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Change is needed to stave off climate change crisis: Suzuki

For those who think it's impossible to reduce energy use, broadcaster, environmentalist and scientist David Suzuki said the 2011 Japan earthquake, tsunami and subsequent nuclear disaster proves it isn't.
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David Suzuki gave a speech at the saveONenergy Symposium Oct. 17. Photo by Heidi Ulrichsen.

For those who think it's impossible to reduce energy use, broadcaster, environmentalist and scientist David Suzuki said the 2011 Japan earthquake, tsunami and subsequent nuclear disaster proves it isn't.

“Every one of the 52 nuclear reactors was shut down, and Japan reduced its energy use by over 25 per cent,” he said during his keynote speech at a local energy conservation symposium.

“There were no regulations, no laws passed. It was strictly voluntary. Today in Japan only two of the reactors are back up and running.

“Yet if you go to Japan today you'd think everything seems fine. What the hell did they need the nuclear reactors for?”

This is in a country that uses power for frivolous reasons such as toilet seat warmers, Suzuki said.

“I keep telling the Japanese, are Japanese bottoms so tender you have to have it warm to take a dump?” he said. “If you shut down every electric toilet seat in Japan, you would shut down two nuclear plants.”

Suzuki made the comments at the saveONenergy Symposium. Organized by Ontario Power Generation and six northern utilities, the symposium provided businesses with suggestions about how to save on electricity usage and lower hydro bills.

He said he's not an expert on energy conservation, so he wasn't going to provide specific tips, but rather wanted to provide some context for the work those in the audience are doing.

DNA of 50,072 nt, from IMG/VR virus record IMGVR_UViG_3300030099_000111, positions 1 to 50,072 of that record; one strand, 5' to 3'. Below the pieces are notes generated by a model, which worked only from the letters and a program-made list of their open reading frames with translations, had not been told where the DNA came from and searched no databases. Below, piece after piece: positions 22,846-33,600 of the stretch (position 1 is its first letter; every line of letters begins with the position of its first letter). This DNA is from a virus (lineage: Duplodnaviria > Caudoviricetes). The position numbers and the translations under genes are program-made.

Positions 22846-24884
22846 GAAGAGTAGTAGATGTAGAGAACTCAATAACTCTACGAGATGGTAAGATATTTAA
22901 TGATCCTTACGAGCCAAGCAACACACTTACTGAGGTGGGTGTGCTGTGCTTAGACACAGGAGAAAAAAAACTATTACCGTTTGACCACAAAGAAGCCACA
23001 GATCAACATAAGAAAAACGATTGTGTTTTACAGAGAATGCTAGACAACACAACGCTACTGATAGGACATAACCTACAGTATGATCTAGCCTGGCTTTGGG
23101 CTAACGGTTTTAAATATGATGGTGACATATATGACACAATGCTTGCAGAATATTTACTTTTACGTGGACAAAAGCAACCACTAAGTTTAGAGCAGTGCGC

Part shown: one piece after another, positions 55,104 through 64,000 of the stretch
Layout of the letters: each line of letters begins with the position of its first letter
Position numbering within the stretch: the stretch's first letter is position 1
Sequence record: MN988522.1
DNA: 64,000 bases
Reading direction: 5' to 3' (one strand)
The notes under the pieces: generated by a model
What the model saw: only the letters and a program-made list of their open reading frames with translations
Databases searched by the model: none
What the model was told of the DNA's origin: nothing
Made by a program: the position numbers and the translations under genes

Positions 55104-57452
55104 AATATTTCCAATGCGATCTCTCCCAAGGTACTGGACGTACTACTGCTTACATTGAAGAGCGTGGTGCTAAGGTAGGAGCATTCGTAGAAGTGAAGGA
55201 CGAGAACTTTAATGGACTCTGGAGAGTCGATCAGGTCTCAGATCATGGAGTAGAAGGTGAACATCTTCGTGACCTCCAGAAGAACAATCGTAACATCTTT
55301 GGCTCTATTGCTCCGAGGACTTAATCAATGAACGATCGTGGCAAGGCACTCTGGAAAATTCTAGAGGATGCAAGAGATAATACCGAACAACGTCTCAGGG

“I want to congratulate the Ontario Power Authority for embracing energy conservation,” he said.

“That is so great. I've got to add a little aside and say 'God, it took you awhile to get there,' but I'm glad you did.”

During the OPEC oil embargo of 1973, people began to seriously look at renewable energy resources, but no more so than in Denmark.

“But our top engineers in Canada said 'Impossible. Wind can never, ever provide more than two per cent of our energy needs,'” he said. “Denmark is over 18 per cent already, and is aiming for a much higher amount.”

But Suzuki points out that before the Russians launched the first satellite in the mid-1950s, space exploration seemed impossible, but by 1969, the United States had put the first person on the moon.

“That is a challenge that confronts us with climate change,” he said. “We know what the problem is, we know what the real solution is. That is our opportunity.
“There are enormous opportunities, but we just have to make a commitment that we're going to get off fossil fuels, and we've got to invest everything in renewables.”

Canada actually has a wealth of sources of environmentally friendly energy production, including solar, wind, geothermal, tidal wage, run of river and countless other methods, he said.

People seem to need a “crisis” to spur any sort of change when it comes to energy production, Suzuki said.

“Well folks, we have that crisis,” he said, pointing to the recent Intergovernmental Panel on Climate Change Report which said the burning of fossil fuels is warming the planet.

“The solution is also very clear and very simple,” Suzuki said. “If we want to avoid climate catastrophe, we have to get off fossil fuels.”

Nuclear power is also problematic, he said, as the nuclear industry has failed to come up with a permanent solution to store spent nuclear fuel.

For those who think humanity can't abandon conventional power sources for fear of damaging the economy, Suzuki said the economy is a human construct, and shouldn't hold us back from protecting what's most important – the planet.